OOP and functional programming thrown into the mix).

    > So I decided to look at Perl,
    > and I have scanned much of the FAQ. It is rather overwhelming to analyze
    > and compare the features of so many similar languages and attempt to become
    > proficient in one or more, especially when I only need to accomplish a few
    > rather simple things that have probably been done many times before.

    [...]
    > Thus I am just trying to determine if I should attempt to use Perl, or
    > perhaps PHP or some other language, to do what I want to do.


    You could try to solve your problem in Perl, PHP, and a few other
    languages and see which one you like best.

    Here is a Perl solution which assumes that you can put Perl CGI programs
    directly into "normal" directories and aren't constrained to using
    cgi-bin:

    #!/usr/bin/perl
    use warnings;
    use strict;
    use CGI;

    my $cgi = CGI->new();
    print "Content-Type: text/html; charset='UTF-8'\n";
    print "\n";
    print "<title>Directory listing of ",
    $cgi->escapeHTML($cgi->self_url),
    "</title>\n";
    print "<ul>\n";
    opendir(my $dh, ".");
    for (readdir($dh)) {
    print "<li><a href='", $cgi->escapeHTML($_), "'>",
    $cgi->escapeHTML($_),
    "</a></li>\n";
    }
    print "</ul>\n";
    __END__

    Making the output more beautiful, adding metadata (size, modified date,
    etc.) and other embellishments are left as an exercise to the reader
    ;-).

    hp
    Peter J. Holzer, Jun 29, 2009
    #2
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  3. "Peter J. Holzer" <> wrote in message
    news:...

    [snip]
    >
    > Making the output more beautiful, adding metadata (size, modified date,
    > etc.) and other embellishments are left as an exercise to the reader
    > ;-).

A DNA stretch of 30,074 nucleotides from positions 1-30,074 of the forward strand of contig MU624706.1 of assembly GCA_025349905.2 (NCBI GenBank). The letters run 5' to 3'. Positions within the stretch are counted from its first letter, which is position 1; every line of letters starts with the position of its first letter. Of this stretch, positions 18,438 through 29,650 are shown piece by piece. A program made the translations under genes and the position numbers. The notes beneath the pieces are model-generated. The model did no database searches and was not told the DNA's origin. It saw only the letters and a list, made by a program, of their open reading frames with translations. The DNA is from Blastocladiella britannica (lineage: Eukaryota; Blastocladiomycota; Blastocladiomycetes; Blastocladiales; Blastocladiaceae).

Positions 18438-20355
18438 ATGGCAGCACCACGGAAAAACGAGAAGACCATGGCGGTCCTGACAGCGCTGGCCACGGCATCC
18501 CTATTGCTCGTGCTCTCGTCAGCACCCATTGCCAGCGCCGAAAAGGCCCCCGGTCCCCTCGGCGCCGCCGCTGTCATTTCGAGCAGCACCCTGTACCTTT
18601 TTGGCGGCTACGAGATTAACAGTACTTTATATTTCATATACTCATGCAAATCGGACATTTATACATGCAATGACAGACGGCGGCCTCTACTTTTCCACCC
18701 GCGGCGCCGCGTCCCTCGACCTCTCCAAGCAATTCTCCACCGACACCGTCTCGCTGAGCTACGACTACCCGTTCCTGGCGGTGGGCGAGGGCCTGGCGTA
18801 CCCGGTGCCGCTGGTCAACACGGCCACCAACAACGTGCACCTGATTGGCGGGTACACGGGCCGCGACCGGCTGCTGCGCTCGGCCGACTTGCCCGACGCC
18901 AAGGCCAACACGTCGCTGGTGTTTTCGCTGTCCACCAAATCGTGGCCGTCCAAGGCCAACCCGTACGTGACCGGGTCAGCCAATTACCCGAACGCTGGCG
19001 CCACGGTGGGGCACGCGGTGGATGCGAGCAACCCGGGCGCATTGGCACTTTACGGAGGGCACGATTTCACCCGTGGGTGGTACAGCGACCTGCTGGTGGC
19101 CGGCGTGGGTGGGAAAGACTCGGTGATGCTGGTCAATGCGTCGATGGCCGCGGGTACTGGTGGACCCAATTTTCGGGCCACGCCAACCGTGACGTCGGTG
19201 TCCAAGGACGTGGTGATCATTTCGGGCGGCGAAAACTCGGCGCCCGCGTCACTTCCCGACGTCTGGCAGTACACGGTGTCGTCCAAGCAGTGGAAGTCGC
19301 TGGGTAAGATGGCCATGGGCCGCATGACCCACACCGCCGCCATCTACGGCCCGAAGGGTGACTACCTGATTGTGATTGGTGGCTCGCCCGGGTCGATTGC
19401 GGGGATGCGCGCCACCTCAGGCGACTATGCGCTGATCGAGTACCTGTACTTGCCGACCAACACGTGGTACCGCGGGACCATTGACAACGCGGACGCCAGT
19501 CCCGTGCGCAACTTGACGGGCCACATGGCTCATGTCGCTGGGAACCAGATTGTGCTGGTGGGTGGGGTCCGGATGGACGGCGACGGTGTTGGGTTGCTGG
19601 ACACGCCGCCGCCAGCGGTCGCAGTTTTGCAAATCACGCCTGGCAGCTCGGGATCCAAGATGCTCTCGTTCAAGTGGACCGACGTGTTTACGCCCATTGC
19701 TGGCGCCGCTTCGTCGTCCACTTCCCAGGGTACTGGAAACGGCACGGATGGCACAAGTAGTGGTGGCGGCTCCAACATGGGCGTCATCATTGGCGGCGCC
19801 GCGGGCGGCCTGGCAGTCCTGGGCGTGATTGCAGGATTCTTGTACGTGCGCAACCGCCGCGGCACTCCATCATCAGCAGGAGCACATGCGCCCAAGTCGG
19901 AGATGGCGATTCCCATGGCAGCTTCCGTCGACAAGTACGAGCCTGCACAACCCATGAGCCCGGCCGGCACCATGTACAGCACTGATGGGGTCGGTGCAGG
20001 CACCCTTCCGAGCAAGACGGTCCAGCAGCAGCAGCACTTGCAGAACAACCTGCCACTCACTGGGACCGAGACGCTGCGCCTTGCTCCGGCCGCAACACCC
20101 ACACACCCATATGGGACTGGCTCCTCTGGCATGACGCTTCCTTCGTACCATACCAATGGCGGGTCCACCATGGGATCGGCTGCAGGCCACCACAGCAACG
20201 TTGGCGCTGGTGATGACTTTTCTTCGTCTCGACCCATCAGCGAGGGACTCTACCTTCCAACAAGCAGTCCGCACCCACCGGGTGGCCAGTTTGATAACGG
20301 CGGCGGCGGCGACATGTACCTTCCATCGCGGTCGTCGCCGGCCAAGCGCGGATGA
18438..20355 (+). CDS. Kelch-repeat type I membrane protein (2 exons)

Thanks for the response. That code looks rather intimidating, compared to
    JavaScript. But at least it's a start, and perhaps I can get used to the
    syntax and make sense of it.

    Paul
    Paul E. Schoen, Jun 30, 2009
    #3
  4. "Paul E. Schoen" <> wrote:
    >That code looks rather intimidating, compared to
    >JavaScript.


    Well, what do you expect? The one is a simple DHTLM scripting language,
    the other is a fully-featured general purpose programming langauge.

    jue
    Jürgen Exner, Jun 30, 2009
    #4
  5. "Jürgen Exner" <> wrote in message
    news:...
    > "Paul E. Schoen" <> wrote:
    >>That code looks rather intimidating, compared to
    >>JavaScript.

    >
    > Well, what do you expect? The one is a simple DHTLM scripting language,
    > the other is a fully-featured general purpose programming langauge.


    Well, I am used to C and Pascal (Delphi), and a little bit of Visual Basic.
    I can do just about anything I need on my local machine with those
    languages. Then I tried some JavaScript and VBScript using the WSH for some
    simple file manipulation scripts, and found some limitations. I also used
    some JavaScript in a PDF, and ran into a few more limitations.

    But I am coming to understand the issues of security when one includes code
    (script) in an HTML document that is downloaded on someone else's machine.
    And another level of security when dealing with server-side CGI where even
    reading a directory or doing some simple file I/O can be dangerous.

    It's already a big leap from embedded assembly and C routines where all of
    the hardware and software are visible and under control of the designer, to
    applications that run in the context of an OS on a local machine, and then
    finally to an instruction set that works in the context of a web page in
    someone's browser, or a CGI program that accesses files and resources on a
    server.

    But mostly I can't understand why well-known languages such as C and
    Pascal, or even VB and .NET, are not used for CGI apps (although maybe they
    are), and instead require rather arcane-seeming code such as Perl and PHP.
    I will need to look into the language a bit more before I can really make a
    judgment as to its suitability for my purposes. For now, though, it just
    seems confusing.

    Paul
    Paul E. Schoen, Jun 30, 2009
    #5
  6. Paul E. Schoen

    Uri Guttman Guest

    >>>>> "PES" == Paul E Schoen <> writes:

    PES> But mostly I can't understand why well-known languages such as C
    PES> and Pascal, or even VB and .NET, are not used for CGI apps
    PES> (although maybe they are), and instead require rather
    PES> arcane-seeming code such as Perl and PHP. I will need to look
    PES> into the language a bit more before I can really make a judgment
    PES> as to its suitability for my purposes. For now, though, it just
    PES> seems confusing.

    then you have never tried to do major text munging in c with all of its
    problems of memory management, poor string handling, etc. this is true